I know this can be settled in a matter of weeks or a couple of months. By the time we come back in September, these boys should be able to get the Translarna drug and not have to wait any longer. As Senator Wilson outlined, the impact of them not having it, in terms of their walking being discontinued, is not acceptable. We have this window of opportunity but the Minister needs to intervene because the HSE will not do it in a timely manner unless the Minister gets involved. I ask him to ensure the meeting between PTC and the HSE is facilitated as quickly as possible.

On behalf of the Minister, Deputy Simon Harris, I thank the Senators for raising the matter. Ataluren, also known by the brand name Translarna, is indicated for the treatment of Duchenne muscular dystrophy, DMD, a genetic disorder characterised by progressive muscle degeneration starting in early childhood. I understand that access to potentially beneficial drug treatments is an important issue for people with DMD. The Minister, Deputy Harris, appreciates that DMD sufferers and their families face enormous day-to-day challenges in dealing with this condition.

The Health (Pricing and Supply of Medical Goods) Act 2013 gives full statutory powers to the HSE to assess and decide on the reimbursement of medicines, taking account of a range of objective factors and expert opinion, as appropriate. The Act specifies criteria for reimbursement decisions. These include the clinical and cost effectiveness of the product, the opportunity cost and the impact on resources that are available to the HSE.

Ataluren is a high-cost medicine manufactured by PTC Therapeutics for the treatment of a subgroup of patients with DMD, a rare disease. The medicine has conditional market authorisation for Europe from the European Medicines Agency, the condition being that the company carries out further clinical trials to determine the clinical efficacy of the drug. Applications for reimbursement were considered by the HSE drugs committee and leadership team in 2016 and 2017. The applications were considered carefully. However, the final decision was that the HSE was not in a position to fund the medicine on the basis of the current clinical evidence of effectiveness and the prices being charged by the pharmaceutical company.

The HSE informed the applicant company of this decision, in keeping with the requirements of the 2013 Act. The applicant appealed the HSE's decision to the High Court, which is part of the statutory process under section 27 of the 2013 Act.

On 6 July 2018, the Department was informed by the HSE that a settlement of the High Court action had been reached. The terms of settlement stipulate that in the event that the manufacturer submits a new application to add ataluren to the reimbursement list, it would be reviewed by the HSE in a timely fashion having regard to the relevant statutory framework.

The Minister for Health is very much aware that this protracted process is upsetting to the patients and their families who are affected by this condition. As of yesterday, 11 July, the manufacturer has not submitted an application for reimbursement of Translarna. I call on the company to come to back to the table with a fair offer so that patients may access this treatment as soon as possible.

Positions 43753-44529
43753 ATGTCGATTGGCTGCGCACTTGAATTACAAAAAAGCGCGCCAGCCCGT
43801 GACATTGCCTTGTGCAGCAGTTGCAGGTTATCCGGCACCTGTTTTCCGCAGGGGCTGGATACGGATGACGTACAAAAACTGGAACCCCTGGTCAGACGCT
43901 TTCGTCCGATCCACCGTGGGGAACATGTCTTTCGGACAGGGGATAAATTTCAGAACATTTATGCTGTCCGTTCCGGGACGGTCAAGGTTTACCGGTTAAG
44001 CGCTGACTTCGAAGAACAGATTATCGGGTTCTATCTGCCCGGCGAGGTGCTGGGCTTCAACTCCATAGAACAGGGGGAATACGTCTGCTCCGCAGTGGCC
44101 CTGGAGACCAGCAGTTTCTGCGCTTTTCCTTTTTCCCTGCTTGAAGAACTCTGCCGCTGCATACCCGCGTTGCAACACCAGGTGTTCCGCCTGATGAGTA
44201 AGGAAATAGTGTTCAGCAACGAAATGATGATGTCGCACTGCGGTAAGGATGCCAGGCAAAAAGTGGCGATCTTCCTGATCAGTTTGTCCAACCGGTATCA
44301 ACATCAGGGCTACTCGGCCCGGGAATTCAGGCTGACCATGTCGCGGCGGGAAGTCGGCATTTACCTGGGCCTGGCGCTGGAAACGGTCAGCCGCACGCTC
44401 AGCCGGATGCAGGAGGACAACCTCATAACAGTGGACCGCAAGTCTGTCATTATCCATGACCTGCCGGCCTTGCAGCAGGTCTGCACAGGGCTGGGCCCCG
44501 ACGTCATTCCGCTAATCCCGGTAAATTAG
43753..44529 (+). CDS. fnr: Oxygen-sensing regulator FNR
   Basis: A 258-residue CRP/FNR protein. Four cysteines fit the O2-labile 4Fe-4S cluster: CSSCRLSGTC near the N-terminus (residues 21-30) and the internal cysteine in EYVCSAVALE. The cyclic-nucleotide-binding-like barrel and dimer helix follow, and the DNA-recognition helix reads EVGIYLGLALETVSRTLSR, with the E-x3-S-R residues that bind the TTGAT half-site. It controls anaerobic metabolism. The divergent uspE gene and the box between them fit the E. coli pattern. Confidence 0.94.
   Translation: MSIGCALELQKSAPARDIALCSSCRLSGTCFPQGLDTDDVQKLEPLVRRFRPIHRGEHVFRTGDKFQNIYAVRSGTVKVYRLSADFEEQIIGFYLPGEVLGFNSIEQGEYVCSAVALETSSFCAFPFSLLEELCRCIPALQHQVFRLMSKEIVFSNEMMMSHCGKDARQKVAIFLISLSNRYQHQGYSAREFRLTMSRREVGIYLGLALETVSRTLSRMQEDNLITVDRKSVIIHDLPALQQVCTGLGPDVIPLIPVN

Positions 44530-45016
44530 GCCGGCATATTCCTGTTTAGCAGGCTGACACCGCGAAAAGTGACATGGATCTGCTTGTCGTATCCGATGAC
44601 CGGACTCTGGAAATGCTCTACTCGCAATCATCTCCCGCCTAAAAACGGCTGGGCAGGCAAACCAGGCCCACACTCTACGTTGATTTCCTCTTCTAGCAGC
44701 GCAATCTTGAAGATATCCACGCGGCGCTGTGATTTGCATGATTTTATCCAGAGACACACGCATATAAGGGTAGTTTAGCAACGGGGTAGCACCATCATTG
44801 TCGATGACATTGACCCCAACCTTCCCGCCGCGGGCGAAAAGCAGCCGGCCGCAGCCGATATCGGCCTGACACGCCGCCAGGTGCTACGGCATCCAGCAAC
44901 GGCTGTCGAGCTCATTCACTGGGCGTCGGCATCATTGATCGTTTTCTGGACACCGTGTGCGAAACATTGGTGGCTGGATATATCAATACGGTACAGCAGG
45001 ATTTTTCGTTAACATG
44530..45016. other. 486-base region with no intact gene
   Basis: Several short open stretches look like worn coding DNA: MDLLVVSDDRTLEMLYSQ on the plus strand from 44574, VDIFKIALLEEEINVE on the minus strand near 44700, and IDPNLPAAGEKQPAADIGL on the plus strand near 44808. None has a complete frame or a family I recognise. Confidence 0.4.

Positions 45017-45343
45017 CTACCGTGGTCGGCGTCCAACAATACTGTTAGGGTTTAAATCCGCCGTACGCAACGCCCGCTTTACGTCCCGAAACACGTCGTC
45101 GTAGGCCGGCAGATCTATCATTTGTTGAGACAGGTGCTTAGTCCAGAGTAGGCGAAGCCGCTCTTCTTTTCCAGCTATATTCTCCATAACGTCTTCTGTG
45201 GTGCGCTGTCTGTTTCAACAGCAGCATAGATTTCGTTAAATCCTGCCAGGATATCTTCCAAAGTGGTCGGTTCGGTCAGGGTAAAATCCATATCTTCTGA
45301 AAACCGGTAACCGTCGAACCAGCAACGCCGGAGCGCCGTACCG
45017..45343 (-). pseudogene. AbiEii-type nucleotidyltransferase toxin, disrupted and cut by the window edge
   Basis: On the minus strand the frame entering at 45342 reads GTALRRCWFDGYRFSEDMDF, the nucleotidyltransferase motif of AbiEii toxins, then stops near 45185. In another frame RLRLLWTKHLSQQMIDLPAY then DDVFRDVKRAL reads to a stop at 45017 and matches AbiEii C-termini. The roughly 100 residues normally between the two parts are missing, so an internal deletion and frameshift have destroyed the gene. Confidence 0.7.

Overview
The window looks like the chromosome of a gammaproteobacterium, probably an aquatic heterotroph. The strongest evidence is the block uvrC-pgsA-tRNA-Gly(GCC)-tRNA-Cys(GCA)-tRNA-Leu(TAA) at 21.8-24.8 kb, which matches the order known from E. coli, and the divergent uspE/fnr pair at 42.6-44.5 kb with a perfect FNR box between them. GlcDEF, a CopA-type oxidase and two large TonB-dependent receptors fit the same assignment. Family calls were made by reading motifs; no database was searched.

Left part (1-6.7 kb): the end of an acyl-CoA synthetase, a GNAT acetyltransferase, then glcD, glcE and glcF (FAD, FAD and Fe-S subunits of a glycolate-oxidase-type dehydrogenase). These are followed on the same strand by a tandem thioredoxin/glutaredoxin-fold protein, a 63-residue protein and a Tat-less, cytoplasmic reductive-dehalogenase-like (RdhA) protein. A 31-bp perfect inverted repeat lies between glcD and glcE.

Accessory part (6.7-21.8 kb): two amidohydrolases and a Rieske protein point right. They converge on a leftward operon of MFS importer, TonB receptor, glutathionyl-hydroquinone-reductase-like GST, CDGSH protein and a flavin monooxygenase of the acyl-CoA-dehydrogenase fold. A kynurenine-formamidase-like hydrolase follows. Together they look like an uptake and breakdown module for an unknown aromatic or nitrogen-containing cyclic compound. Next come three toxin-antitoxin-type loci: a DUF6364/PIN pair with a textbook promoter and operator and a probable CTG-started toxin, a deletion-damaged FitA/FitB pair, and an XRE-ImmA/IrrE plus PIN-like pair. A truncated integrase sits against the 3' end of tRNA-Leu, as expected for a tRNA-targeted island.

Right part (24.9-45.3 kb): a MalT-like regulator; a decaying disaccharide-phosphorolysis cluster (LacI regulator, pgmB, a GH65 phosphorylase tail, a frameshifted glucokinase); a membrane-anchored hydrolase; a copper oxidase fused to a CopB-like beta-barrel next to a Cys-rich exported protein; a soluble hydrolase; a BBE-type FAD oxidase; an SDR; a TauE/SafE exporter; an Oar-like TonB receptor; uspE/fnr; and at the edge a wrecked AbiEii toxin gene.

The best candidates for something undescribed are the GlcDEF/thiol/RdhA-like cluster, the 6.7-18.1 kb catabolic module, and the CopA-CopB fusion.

I call Senator Wilson.

I give way to my colleague, Senator Conway-Walsh.

I advise Senator Conway-Walsh that she has one minute.

I thank the Leas-Chathaoirleach and Senator Wilson. I also thank the Minister of State for her response.

The application by PTC will be submitted by the end of the month. It would be helpful and important to outline the process and timeline. We have to remember these boys. Both Senator Wilson and I know these families so they have become human beings and not just numbers to us. One of the families affected is from County Cavan and they could get the drug if they travelled five miles up the road. I know the other family as they are from County Mayo. I do not want them put in a position where they must uproot their family and move to the North in order to get the drug.

As has been said, the European Medicines Agency has granted approval. The evidence is there. Even if more evidence needs to be gathered, a conditional approval would be fine so that the boys can have the drug. It is important the process is completed as quickly as possible. We do not want to call the Minister of State or the Minister for Health to the House again. We believe that this is a pretty straightforward case. I thank everyone involved but above all I thank the families for bearing with this matter and remaining in the State-----

-----in the hope that Translarna will be granted to them.

I assure Senators Wilson and Conway-Walsh that the Minister for Health will do everything possible to ensure that access is approved as soon as possible for this life-changing drug to be given to the families, and particularly the children. We all know how important it is to keep our children well. Nobody likes to see children suffer. I will urge the Minister when I see him that everything is done as soon as possible to sort out the complications connected with the pricing and everything else. I will make sure to do that when I return to the other House.

I thank the Minister of State and the Senators.

I thank the Minister of State.